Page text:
The New Camp Nou

Images have come out this week of the architectural project for the ‘nou’ Camp Nou. The winning design is a collaboration by the Japanese engineering firm Nikken Sekkei and local architects Joan Pascual and Ramon Ausió (who were responsible for hotel Diagonal Zero and the Electra school in Terrassa). It could be ready in about four years’ time, depending on the Ajuntament’s willingness to back it (more of that later).

In the meantime the club has issued a statement celebrating Nikken Sekkei’s project as ‘open, elegant, serene, timeless, Mediterranean and democratic.’ The club announced it wished to evoke through the stadium a sense of ‘transparency,’ with the club keen to distance itself from recent ‘capricious’ makeovers of other emblematic sporting stadia.

Like which? Like Bayern Munich’s Allianz Arena, designed by Herzog & De Meuron, which looks like a giant, kaleidoscopic tyre. Or Zaha Hadid’s bicycle helmet stadium for the 2020 Tokyo Olympics. Or Wembley’s oddly flat ferris wheel.

To achieve this concept of ‘transparency’ (quick pause; in the light of recent investigations for transfer irregularities, is the club really trying to claim it’s got nothing to hide?) the club is ready to make do with the shut-off, fenced-in, blocked-out nature of the current complex and open it up into one of those giant ‘diaphanous’ open-plan things interior designers are always simpering about into the camera in every home renovation program on the telly. So there’ll more space for fans to mill about in. Gone will be all the blocky obstacles one finds when entering the club’s grounds; instead there will be uncluttered views of the city surrounds and the diaphanously diaphanous stadium itself, which will no longer be coated in a ‘skin’ but with parts of its interior visible from the outside. And you'll be able to talk to your guests in the lounge while you sauteee mushrooms in the kitchen.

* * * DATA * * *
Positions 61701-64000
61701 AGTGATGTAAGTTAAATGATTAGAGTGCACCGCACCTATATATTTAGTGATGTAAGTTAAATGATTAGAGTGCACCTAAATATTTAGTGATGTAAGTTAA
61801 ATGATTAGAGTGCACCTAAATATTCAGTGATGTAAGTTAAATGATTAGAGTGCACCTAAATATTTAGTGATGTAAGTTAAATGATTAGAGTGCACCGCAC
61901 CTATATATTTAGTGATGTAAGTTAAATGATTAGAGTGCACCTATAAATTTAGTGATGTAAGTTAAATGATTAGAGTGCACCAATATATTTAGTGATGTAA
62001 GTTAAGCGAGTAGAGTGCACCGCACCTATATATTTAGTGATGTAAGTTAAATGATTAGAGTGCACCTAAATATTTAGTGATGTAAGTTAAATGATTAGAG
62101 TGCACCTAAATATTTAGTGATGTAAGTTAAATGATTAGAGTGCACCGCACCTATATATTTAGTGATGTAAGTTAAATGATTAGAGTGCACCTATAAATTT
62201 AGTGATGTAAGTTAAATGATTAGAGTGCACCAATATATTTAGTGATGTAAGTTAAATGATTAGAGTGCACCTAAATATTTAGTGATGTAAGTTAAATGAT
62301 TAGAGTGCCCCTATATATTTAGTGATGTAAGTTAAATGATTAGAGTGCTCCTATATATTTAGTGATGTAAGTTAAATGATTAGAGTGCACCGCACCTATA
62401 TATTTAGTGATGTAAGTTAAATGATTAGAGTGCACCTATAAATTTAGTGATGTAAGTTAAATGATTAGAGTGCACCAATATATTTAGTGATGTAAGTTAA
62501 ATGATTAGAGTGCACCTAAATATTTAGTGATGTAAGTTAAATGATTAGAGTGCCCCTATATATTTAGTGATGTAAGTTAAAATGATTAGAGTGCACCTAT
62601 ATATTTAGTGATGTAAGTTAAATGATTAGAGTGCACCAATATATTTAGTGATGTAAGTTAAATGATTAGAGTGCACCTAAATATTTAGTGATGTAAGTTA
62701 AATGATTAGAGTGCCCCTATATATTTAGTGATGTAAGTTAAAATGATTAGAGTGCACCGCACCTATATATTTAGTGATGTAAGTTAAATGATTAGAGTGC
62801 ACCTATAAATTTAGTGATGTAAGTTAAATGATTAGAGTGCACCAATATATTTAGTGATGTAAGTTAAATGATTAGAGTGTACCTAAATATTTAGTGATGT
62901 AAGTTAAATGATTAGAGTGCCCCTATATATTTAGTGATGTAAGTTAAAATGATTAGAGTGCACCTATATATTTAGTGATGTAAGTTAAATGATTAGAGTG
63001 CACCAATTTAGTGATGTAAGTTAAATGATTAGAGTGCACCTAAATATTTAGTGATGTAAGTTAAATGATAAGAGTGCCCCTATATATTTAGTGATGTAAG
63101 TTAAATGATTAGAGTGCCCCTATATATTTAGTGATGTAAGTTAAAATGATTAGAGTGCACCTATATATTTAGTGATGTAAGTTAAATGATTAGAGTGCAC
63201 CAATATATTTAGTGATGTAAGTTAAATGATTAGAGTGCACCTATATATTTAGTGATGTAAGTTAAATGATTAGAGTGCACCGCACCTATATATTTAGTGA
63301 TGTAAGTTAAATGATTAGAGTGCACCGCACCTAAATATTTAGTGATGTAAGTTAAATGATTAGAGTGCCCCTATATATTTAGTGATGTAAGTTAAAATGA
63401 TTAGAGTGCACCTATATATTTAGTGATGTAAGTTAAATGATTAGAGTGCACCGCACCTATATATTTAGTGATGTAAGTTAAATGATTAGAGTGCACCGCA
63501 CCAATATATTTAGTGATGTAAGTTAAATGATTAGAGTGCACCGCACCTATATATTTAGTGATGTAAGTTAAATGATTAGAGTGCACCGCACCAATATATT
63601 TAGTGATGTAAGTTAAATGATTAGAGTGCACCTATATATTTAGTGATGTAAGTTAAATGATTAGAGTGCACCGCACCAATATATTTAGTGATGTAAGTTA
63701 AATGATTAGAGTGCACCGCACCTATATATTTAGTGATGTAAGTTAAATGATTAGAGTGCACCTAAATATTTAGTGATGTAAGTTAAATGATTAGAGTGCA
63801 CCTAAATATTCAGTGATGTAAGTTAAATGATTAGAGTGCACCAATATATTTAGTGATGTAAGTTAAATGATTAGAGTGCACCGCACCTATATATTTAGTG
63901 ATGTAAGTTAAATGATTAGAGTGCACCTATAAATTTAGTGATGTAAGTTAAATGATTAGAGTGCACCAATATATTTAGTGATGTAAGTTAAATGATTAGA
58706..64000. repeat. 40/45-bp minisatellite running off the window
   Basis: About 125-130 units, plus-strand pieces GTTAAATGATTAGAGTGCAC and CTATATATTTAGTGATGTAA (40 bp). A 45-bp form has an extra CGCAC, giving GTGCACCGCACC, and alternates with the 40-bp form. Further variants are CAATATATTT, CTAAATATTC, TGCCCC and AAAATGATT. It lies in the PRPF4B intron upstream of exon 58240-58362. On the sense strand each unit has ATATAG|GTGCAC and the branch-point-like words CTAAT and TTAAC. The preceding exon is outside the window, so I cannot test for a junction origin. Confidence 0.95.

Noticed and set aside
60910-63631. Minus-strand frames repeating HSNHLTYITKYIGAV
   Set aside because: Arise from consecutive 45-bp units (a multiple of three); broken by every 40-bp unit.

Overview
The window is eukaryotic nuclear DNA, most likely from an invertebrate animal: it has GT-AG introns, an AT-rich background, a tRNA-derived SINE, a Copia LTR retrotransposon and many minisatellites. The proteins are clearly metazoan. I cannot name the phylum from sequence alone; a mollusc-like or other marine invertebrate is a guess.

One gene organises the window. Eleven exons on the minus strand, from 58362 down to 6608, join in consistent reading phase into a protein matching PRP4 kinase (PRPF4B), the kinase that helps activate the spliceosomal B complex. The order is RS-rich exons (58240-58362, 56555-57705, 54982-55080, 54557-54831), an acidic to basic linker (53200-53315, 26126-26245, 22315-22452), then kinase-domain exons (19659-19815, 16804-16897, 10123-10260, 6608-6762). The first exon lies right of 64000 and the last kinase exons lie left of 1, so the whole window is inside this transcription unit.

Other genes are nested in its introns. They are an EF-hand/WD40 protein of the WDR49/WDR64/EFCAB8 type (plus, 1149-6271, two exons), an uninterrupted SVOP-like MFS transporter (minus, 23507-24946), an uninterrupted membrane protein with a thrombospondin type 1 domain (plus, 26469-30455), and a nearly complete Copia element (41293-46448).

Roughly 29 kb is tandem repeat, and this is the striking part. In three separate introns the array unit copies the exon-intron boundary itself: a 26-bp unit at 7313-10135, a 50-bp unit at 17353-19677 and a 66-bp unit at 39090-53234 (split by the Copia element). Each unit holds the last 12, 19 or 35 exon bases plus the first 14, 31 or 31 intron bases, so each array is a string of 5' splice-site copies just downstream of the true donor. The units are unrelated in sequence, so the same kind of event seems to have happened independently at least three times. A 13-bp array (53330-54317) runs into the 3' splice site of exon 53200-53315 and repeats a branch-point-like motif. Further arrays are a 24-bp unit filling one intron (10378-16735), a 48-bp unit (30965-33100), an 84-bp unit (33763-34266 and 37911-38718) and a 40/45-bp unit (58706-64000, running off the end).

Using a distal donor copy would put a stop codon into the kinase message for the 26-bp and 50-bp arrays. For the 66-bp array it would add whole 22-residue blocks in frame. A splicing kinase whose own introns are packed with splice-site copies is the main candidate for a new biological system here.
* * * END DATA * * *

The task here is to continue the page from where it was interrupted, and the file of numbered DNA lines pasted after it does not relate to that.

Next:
The rabbit’s warren of dark passages leading to the stands will witness something similar to what happened at the beginning of Watership Down and into their place will rise spacious wooden decks where fans can enjoy uninterrupted views of the city. (Presumably they can do also something about those dreadful underground seats behind the goals where you have to stand on tiptoe to see the ball at Suarez’s feet. Or the pillars blocking the view all the way around the stadium. Or the foodstands and their cardboard-dry butifarra bocadillos.)

All in all it’s a significant departure from the previous plans to remodel the stadium by Sir Norman Foster. The British architect, who designed Barcelona’s uber-visible Torre de Collserola, favoured an ‘iconic’, formalistic landmark with a funky scaly skin reminiscent of Gaudi’s Casa Batllo and illuminated with the colours of Barça’s strip, with a bit of La Senyera, the Catalonian flag, thrown in for good measure. It was a design which belonged to the flashy, Ronaldinho-inspired era of Joan Laporta’s reign as Club President.

The new project, under Bartomeu’s rather more pragmatic presidency (‘Vorsprung durch Messi’ – advancement through Messi), showed a clearer preference for solid engineering over showy global landmarks and a concept which best (and most abstractly) communicates the club’s identity, while offering a significant increase in capacity and offering the means to put in place updated security measures. All of this was included in a 100-page dossier of conditions presented to all the candidates hoping to win the project.

Meanwhile, it remains to be seen whether Ada Colau’s Ajuntament will rubber stamp Nikken Sekkei’s design. The council isn’t ready to commit itself to the new idea just yet, until it has conferred with local residents, who have been known to put up fierce opposition to any changes to the landscape of the stadium in the past. The council said it was ‘looking at new ways to access the Camp Nou and improve mobility on match days.’ If Barça can satisfy the council and convince local residents all this ‘transparency’ is in their benefit too, then they could have a new stadium. Until then they’ll just have to keep a diaphanous attitude.

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